In #RaceInABottle, Jonathan Kahn exhaustively documented these studies. Tiny, non-random samples extrapolated to millions. Bad statistics + bad theory. I prefer a different subgroup, repeatedly shown to have biologic import: astrological sign. A thread:
For no reason in particular, I will point out that analyses just like this have found powerful biological differences amongst people from different astrological signs. Pisces patients have a decreased risk of sepsis death following fluid restoration.
Trials claiming benefits of weight loss *actually* measure many effects of pleiotropic interventions (incl. weight loss). But we don't manipulate weight. No manipulation, no causality.
It's scientifically irresponsible to confuse a DEPENDENT VARIABLE W/ THE INDEPENDENT VARIABLE
I am a fierce advocate for exercise and healthy foods. I reject the idea that they matter only insofar as they decrease weight. But that's the message of these studies. Weight loss gets all the credit. It gets the title. It gets the abstract. It gets the punchy headline.
Let's have some fun today. Anyone on #medtwitter#nursetwitter or just a human interested in the *body weight independent* benefits of exercise and fitness on the following: NAFLD, asthma, diabetes, hypertension, all cause mortality?
I’m an adipose tissue biologist. I study sympathetic nerve action on adipocytes. This month is my first committee meeting since beginning to intensely read weight bias literature. I’m nervous to hear a group of old school researchers respond to my new ideas. But it isn’t optional
It’s about responsible conduct of research. it’s also about me. I’ve never been a “normal weight”. Ever. 10 year vegan, 15 year long distance runner. I’m engaged in auto-ethnography deconstructing my own health journey. Decoupling weight and health.
These are the things I know: exercise and healthy, culturally appropriate diet are critical to human health. Large bodied and small bodied people do not consistently differ in these variables. I know this from data. I know this because I am one of these people.
Smaller bodied people *systematically* received earlier antiviral treatment than larger bodied people. Controlling for this difference eliminates impact of obesity on H1N1 fatality. Obesity kills, but the critical mediator is not biology, it's bias.
H1N1 and coronavirus are not the same; but these results should encourage us to think critically about the current alarm bells. The concern should be directed inwardly, to providers, and outwardly, to an inequitable society.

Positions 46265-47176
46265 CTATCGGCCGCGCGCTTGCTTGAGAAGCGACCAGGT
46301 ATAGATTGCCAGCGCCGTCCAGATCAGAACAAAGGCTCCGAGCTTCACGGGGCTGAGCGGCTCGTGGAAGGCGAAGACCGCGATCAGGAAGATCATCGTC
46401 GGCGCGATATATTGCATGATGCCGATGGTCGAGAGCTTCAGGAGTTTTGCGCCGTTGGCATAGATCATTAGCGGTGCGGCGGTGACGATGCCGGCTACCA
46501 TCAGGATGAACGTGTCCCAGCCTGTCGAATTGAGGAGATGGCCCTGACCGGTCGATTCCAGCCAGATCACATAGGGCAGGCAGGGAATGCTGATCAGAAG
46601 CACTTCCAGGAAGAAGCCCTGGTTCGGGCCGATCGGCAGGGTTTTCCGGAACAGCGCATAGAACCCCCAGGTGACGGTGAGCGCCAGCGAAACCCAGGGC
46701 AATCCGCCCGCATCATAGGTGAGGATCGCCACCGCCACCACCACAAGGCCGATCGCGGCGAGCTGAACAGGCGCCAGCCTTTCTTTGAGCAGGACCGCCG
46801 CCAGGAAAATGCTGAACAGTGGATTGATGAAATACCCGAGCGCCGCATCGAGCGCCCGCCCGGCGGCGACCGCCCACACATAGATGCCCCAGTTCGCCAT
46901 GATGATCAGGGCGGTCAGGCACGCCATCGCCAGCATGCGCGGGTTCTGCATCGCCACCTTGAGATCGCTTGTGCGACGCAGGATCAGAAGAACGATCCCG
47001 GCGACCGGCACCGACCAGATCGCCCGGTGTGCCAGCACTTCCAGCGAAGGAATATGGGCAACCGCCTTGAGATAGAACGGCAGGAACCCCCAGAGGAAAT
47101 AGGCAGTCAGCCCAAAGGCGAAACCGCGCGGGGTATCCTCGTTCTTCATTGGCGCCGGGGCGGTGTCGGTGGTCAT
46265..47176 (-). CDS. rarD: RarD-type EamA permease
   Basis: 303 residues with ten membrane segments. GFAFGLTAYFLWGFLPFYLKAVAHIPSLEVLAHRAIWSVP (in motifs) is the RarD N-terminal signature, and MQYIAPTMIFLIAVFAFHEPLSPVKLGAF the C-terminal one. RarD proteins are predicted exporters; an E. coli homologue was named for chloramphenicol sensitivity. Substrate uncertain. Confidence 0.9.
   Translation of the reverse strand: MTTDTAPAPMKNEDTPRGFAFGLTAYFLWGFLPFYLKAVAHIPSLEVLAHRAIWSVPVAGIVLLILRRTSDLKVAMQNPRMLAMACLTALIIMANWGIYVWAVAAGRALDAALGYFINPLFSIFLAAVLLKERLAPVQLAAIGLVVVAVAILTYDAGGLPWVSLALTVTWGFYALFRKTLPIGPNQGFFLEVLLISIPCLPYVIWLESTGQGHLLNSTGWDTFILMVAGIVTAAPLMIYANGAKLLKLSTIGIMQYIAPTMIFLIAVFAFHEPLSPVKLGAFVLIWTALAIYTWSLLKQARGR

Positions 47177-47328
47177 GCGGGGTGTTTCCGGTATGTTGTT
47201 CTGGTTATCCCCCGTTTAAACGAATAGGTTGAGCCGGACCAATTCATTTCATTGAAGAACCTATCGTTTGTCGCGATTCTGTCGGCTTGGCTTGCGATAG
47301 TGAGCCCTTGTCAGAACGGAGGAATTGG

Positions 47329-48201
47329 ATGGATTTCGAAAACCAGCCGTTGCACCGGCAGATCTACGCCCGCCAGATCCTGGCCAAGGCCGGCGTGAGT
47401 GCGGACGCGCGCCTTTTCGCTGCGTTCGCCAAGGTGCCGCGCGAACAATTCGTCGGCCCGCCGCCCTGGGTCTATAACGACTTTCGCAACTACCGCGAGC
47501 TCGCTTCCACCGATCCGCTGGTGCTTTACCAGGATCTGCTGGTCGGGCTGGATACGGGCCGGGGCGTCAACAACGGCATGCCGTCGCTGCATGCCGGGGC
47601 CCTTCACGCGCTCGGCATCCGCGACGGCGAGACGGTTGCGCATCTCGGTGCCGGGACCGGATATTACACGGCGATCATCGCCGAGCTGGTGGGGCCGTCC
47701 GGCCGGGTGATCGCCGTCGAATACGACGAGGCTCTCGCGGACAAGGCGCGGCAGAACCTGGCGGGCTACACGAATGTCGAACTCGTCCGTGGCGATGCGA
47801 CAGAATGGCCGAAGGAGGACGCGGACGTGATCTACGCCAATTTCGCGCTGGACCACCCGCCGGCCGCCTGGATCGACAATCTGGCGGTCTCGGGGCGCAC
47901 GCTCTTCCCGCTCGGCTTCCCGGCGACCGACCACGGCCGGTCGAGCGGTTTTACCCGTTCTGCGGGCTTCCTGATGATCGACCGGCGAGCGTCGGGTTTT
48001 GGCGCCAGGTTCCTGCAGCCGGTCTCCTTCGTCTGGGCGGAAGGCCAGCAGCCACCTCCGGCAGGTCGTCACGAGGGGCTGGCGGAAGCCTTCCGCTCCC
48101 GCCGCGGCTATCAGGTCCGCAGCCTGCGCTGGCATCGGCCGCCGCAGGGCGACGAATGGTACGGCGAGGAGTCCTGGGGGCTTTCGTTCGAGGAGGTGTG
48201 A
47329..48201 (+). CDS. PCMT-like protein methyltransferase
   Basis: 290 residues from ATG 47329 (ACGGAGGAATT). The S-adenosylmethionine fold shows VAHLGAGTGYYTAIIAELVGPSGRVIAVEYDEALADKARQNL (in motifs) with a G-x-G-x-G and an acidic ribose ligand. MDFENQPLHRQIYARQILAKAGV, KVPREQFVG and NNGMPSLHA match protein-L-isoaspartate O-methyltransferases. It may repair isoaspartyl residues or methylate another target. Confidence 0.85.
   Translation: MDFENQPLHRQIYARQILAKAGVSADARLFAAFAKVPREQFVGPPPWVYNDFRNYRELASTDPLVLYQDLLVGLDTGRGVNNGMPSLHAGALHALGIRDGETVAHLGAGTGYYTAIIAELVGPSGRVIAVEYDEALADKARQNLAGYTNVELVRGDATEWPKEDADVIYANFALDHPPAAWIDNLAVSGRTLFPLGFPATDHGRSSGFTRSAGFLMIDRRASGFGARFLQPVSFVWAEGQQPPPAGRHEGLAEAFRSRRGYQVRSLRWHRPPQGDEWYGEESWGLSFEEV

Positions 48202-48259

Friends, especially White friends, in academic medicine wondering what you can do and what issues you can advocate for. A non-comprehensive breakdown by specialty. I remind you that pledging to stop hate is not enough. What you do in this moment should make you uncomfortable.
All: Faculty should advocate for a *written* statement from their Deans stating: any med student arrested in connection with protests (for any reason, violent or nonviolent #CopsLie) will not be penalized, but will instead receive a letter of commendation for living their oath.
Medical students are one of many groups out here risking our lives. Will you risk writing an email to protect our professional futures?
my personal rule: when a biomedical researcher starts discussing putative biological differences across the (stable, eternal, ahistorical) "races", quadruple check their citations.
unsurprisingly, they almost always fail to apply the concept of social construction (although they understand it). much more surprisingly, they are often wrong in regards to the specific findings they are describing.
today, my pharmacogenomics professor informed us confidently that "blacks have low Cyp3a5 activity". (cyp=enzyme that break down certain drugs)
This film gut-punch reminds us that medical research is always lost before it’s found. But progress begins with believing in patients’ experiences.
It takes an arrogance, at this stage in biological discovery, to reduce symptoms to a patient’s imagination. Our measurements are not so powerful, our theories not so complete. There is time yet for more than one paradigm shift in the biology of complex diseases.